Accountability Jonathan Poland

Accountability refers to the responsibility of an organization or individual to provide explanations for their actions and accept responsibility for any failures. When an organization or individual is held accountable, they may be required to answer for their actions and the outcomes of those actions. Accountability is an important aspect of good governance and helps to ensure that organizations and individuals are held responsible for their actions and are held accountable to their stakeholders. By accepting accountability, organizations and individuals can demonstrate their commitment to transparency, honesty, and integrity, which can help to build trust and credibility. The following are illustrative examples of accountability.


A customer service representative cancels a customer’s account out of spite after they perceive the customer as being rude. The customer publicizes their experience. The customer service manager is called upon to account for the incident to executive management. In this case, the customer service manager is accountable for the incident and the customer service representative is responsible for the incident.

Work Products

A creative director leads a team of 50 creative individuals and is accountable for all of their work products. If a particular work product is perceived as low quality by a client, the creative director may be called upon to account for the perceived failure.


A Chief Information Officer develops and executes a strategy to outsource processes to a partner. If this strategy fails to achieve the benefits outlined in its business plan, the CIO is to blame.

Decision Making

A salesperson decides that a firm is not serious about making a purchase and neglects following up on the opportunity. It is soon discovered that the firm makes a large purchase from a competitor. The sales manager is called upon to account for the practices that allowed such a large purchase to go to a competitor without contest.


A bank has a de facto policy that all branch staff need to upsell 50 products a month or risk dismissal. This leads to a variety of aggressive sales tactics on the part of branch staff. The bank attempts to cast blame for these practices on individual employees and fails to take accountability for the policy that is the root cause of these practices.


A fashion brand outsources manufacturing to a developing country with low environmental and employment standards. The firm remains accountable for its environmental and community impact and can’t outsource this accountability.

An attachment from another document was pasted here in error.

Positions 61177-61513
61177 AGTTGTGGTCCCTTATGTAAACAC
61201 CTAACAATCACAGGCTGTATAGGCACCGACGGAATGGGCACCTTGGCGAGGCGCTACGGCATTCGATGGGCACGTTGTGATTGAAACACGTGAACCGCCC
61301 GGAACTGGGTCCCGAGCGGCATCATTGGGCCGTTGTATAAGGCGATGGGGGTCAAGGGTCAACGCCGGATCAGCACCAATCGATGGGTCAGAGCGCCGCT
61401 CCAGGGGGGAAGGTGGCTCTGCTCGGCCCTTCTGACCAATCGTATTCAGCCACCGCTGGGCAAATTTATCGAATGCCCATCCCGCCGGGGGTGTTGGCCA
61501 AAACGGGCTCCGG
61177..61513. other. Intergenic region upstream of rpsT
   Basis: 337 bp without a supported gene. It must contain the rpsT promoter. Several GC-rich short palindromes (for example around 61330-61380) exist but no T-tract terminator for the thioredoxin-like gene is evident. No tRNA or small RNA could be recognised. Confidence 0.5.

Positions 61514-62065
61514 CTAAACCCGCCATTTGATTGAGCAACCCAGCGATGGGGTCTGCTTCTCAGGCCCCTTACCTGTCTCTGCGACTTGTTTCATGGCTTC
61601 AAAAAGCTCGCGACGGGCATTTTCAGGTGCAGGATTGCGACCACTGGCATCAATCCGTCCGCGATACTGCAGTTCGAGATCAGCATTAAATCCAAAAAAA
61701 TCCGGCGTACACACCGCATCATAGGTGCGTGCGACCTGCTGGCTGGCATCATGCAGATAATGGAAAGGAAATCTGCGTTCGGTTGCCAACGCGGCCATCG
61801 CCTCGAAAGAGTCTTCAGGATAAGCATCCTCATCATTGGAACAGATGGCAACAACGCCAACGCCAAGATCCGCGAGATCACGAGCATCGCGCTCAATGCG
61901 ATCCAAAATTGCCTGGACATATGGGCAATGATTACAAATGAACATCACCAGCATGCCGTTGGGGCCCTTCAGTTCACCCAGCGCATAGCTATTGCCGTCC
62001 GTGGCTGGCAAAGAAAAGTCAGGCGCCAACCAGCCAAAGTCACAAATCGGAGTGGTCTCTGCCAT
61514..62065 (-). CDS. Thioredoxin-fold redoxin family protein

An IT manager delegates a highly political and risky project to a junior team member as they can predict the project is likely to fail. When the project fails, the manager attempts to avoid accountability by stating they were not involved in the project. This is a poor practice as responsibility can be delegated but accountability remains.


An airline pushes maintenance, operations and pilots to avoid delays despite an overly aggressive flight schedule and a fleet of aging equipment. Teams are rewarded for meeting the schedule but not rewarded for highlighting and addressing safety risks. These practices lead to a poor safety culture whereby it becomes normal and expected to prioritize cost and schedule over safety. When a safety incident occurs, the airline attempts to blame human error when it was the culture of the airline that caused the human error.

Accountability vs Responsibility

Accountability is the duty to govern or manage. Responsibility is the duty to complete work. When a work product or decision fails, both those who are accountable and responsible are to blame. The accountable individual has greater blame and may take all the blame if they so choose. For example, if a creative director assigns a design to an associate designer that ends up disappointing the client it would be common for the creative director to take the blame as they should have managed the quality of work outputs. It is a poor practice for leaders to attempt to avoid accountability by assigning all blame to responsible individuals.

Accountability vs Authority

Authority is the power or right to direct, control and command. Authority always implies accountability. An system that grants authority without accountability is essentially broken. For example, a corporate executive who is protected from accountability by the terms of their contract may have little incentive to make decisions that are in the best interests of stakeholders.

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